ASX set for a weak open, $2bn for Sydney Airport (ASX:SYD), James Hardie (ASX:JHX) wins market share
It was another busy day as reporting season ramped up, the ASX 200 (ASX:XJO) finishing 0.5% higher as signs of slowing Victorian COVID-19 cases boosted National Australia Bank Ltd (ASX:NAB), rising 2.4%.
Sydney Airport (ASX:SYD) finally capitulated going cap in hand to investors seeking $2 billion to ‘strengthen its balance sheet’ as the impacts of the pandemic look like extending beyond 2021. No dividend will be paid in 2020.
The offer is at a discount of just 13% ($4.56 per share) and I wouldn’t be surprised if retail investors stay away as they did with Qantas Holdings Ltd (ASX:QAN) last month; one to avoid particularly given the IATA has predicted it won’t be until 2024 that travel returns to normal.
James Hardie Industries plc (ASX:JHX) lead the market higher, adding 6.8% despite announcing an 89% fall in quarterly profit to a paltry USD$9.4 million.
Investors were surprised by JHXs market share gains as the company managed to avoid shutdowns in the US; management guided towards a strong recovery with a $330 – 390 million profit for 2021.
Mesoblast tanks, Challenger facing an existential crisis, Computershare keeps its dividend
Stem-cell research company Mesoblast Ltd (ASX:MSB) who have an application in to the US FDA for a potential COVID-19 treatment (not vaccine) tanked 30.1% on Tuesday, as briefing notes for their upcoming review did not reflect positively on their hopes for an approval this week.
Annuity seller Challenger Financial Group Ltd (ASX:CGF) also disappointed investors, falling 7.6% after writing down their Life time annuity business by $750 million; a combination of weaker investment returns and higher capital requirements due to lower interest rates is hitting the company’s bottom line.
Net profit was down 13% to $344 million but fell to a statutory loss of $416 million after the write-down. Life and annuity sales in Japan were a particular highlight, the unit growing 13%, as was specialist fixed income and credit manager Fidante Partners, which saw $3.8 billion in net inflows.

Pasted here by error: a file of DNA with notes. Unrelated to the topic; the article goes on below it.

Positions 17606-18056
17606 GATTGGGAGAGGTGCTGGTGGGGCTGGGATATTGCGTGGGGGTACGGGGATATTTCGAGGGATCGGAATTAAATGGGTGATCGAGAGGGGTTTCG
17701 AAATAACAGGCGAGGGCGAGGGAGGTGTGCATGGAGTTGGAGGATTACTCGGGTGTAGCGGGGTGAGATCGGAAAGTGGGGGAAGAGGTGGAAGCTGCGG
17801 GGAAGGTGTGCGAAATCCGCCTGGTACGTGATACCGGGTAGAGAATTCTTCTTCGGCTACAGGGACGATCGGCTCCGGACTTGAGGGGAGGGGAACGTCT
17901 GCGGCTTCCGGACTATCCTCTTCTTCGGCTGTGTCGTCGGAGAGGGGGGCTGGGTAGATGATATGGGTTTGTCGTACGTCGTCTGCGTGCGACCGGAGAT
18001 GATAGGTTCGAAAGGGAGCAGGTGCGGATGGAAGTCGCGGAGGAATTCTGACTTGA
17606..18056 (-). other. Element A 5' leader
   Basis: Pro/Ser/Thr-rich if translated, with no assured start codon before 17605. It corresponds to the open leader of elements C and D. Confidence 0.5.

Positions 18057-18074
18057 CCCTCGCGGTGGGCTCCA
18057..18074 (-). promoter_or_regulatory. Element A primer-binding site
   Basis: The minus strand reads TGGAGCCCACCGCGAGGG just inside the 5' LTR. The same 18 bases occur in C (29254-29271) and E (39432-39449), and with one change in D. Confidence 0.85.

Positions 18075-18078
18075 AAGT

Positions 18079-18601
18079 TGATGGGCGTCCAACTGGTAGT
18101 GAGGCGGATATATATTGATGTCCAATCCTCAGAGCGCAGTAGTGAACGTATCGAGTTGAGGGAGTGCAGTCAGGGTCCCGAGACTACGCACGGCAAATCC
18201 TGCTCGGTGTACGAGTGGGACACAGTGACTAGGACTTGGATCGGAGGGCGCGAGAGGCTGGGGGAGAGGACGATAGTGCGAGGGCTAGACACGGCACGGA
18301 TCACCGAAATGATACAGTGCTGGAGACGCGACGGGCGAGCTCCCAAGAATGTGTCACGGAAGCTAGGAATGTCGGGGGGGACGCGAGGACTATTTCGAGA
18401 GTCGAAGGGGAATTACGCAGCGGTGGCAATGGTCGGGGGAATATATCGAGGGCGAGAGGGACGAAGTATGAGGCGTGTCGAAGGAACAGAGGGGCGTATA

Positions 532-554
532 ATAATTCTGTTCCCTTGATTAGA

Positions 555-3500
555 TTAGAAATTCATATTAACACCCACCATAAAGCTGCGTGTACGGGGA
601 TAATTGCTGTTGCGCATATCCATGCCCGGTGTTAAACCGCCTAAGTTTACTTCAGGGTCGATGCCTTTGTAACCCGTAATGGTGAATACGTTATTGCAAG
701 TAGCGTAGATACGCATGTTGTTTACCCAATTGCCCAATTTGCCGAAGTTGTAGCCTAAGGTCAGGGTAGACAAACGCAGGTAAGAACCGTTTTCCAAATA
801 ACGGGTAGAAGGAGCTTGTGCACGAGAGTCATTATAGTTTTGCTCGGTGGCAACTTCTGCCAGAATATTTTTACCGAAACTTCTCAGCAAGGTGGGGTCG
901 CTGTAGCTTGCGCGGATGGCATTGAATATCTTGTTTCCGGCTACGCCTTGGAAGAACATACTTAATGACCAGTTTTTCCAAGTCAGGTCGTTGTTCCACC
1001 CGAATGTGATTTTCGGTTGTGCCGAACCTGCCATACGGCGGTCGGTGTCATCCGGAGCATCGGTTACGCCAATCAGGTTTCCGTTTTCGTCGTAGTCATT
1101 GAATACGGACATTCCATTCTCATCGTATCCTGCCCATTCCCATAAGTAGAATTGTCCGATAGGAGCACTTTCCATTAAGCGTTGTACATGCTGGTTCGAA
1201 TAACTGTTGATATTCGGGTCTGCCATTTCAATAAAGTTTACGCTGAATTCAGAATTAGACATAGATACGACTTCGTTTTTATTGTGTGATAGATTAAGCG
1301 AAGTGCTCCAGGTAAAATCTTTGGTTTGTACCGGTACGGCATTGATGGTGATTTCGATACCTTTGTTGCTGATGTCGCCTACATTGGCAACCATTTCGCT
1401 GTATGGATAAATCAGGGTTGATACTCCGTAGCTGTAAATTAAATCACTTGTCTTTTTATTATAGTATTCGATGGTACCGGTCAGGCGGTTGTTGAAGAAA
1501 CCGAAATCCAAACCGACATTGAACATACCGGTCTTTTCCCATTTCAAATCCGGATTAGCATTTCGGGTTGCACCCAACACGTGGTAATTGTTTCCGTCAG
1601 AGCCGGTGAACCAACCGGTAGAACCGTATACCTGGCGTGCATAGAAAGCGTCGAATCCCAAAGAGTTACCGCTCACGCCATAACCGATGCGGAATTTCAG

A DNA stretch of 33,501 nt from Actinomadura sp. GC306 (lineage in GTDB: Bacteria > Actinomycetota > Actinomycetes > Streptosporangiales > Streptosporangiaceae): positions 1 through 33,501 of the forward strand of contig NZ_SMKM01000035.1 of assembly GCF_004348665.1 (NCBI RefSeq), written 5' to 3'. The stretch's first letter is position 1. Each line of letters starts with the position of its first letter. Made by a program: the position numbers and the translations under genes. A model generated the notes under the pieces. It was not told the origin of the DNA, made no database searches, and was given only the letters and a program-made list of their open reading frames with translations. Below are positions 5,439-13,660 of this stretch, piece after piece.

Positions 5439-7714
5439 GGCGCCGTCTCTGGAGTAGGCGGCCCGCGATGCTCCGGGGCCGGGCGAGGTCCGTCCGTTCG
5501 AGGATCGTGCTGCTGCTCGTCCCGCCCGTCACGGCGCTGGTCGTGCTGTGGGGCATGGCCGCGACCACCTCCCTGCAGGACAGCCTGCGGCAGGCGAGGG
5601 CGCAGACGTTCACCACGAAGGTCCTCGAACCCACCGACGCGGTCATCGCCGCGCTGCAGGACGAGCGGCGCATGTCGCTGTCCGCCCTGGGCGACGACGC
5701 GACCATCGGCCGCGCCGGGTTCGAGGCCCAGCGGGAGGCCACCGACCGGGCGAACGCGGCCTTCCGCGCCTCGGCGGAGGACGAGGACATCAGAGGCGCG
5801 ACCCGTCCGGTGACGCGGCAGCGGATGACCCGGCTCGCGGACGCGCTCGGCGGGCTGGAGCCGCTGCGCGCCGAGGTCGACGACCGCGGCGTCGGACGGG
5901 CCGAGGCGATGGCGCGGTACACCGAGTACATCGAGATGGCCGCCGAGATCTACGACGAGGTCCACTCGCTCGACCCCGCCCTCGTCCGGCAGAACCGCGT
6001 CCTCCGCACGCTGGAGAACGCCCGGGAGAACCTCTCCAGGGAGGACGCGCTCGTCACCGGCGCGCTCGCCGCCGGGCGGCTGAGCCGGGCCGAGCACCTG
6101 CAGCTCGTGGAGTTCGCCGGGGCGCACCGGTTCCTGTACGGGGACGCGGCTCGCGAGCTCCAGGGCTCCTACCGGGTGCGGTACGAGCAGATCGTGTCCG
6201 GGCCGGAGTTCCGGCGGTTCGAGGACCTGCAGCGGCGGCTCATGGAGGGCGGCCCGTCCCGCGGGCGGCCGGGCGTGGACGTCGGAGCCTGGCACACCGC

In an income starved world, Computershare Ltd (ASX:CPU) managed to maintain its dividend despite announcing a 2.3% fall in revenue and 3.7% fall in earnings.
A Russian vaccine, trump to cut capital gains tax, overseas markets split
US markets fell into the close, with the S&P 500 off 0.7% after nearing all-time highs during the session. As reporting season near its close investors are turning back to economic results, with the comments suggesting more stimulus is a long way off hitting confidence.
President Trump continued his one man re-election campaign flagging a potential reduction in capital gains tax by introducing an Australian-like inflation adjustment.
The news was positive in Europe with markets cheering a jump in Chinese automobile sales, +16.4% in July, supporting BMW (ETR:BMW) which headed 5.8% higher.
Vladimir Putin approved the first COVID-19 vaccine in the world, Russia’s own, after testing on just 76 people; only time will tell if it is the cure the market is seeking.
On a lighter note, reads of my Unconventional Wisdom newsletter may remember the Tom King of Nanuk Asset Management, a sustainable technology focused global equity fund, highlighted the potential benefits of feeding seaweed to cows in order to reduce emissions; well Graincorp Ltd (ASX:GNC) and Twiggy Forrest just sign a deal with the CSIRO to commercialise the product.